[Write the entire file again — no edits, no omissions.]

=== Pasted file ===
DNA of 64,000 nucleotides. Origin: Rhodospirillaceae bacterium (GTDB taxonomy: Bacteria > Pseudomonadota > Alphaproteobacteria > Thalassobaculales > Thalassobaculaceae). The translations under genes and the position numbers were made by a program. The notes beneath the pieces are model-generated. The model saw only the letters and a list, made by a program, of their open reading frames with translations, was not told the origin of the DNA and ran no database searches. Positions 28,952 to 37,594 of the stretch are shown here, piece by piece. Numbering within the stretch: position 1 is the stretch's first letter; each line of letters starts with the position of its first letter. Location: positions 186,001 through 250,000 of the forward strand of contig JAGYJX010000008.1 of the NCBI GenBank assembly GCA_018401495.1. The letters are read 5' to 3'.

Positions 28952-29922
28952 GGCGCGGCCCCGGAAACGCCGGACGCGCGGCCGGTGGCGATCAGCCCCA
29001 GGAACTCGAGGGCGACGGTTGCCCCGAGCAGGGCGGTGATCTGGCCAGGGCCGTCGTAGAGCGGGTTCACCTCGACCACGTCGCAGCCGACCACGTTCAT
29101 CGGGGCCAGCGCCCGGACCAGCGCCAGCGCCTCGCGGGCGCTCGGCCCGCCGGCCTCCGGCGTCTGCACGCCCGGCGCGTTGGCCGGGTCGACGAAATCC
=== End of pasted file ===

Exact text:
DNA of 64,000 nucleotides. Origin: Rhodospirillaceae bacterium (GTDB taxonomy: Bacteria > Pseudomonadota > Alphaproteobacteria > Thalassobaculales > Thalassobaculaceae). The translations under genes and the position numbers were made by a program. The notes beneath the pieces are model-generated. The model saw only the letters and a list, made by a program, of their open reading frames with translations, was not told the origin of the DNA and ran no database searches. Positions 28,952 to 37,594 of the stretch are shown here, piece by piece. Numbering within the stretch: position 1 is the stretch's first letter; each line of letters starts with the position of its first letter. Location: positions 186,001 through 250,000 of the forward strand of contig JAGYJX010000008.1 of the NCBI GenBank assembly GCA_018401495.1. The letters are read 5' to 3'.

Positions 28952-29922
28952 GGCGCGGCCCCGGAAACGCCGGACGCGCGGCCGGTGGCGATCAGCCCCA
29001 GGAACTCGAGGGCGACGGTTGCCCCGAGCAGGGCGGTGATCTGGCCAGGGCCGTCGTAGAGCGGGTTCACCTCGACCACGTCGCAGCCGACCACGTTCAT
29101 CGGGGCCAGCGCCCGGACCAGCGCCAGCGCCTCGCGGGCGCTCGGCCCGCCGGCCTCCGGCGTCTGCACGCCCGGCGCGTTGGCCGGGTCGACGAAATCC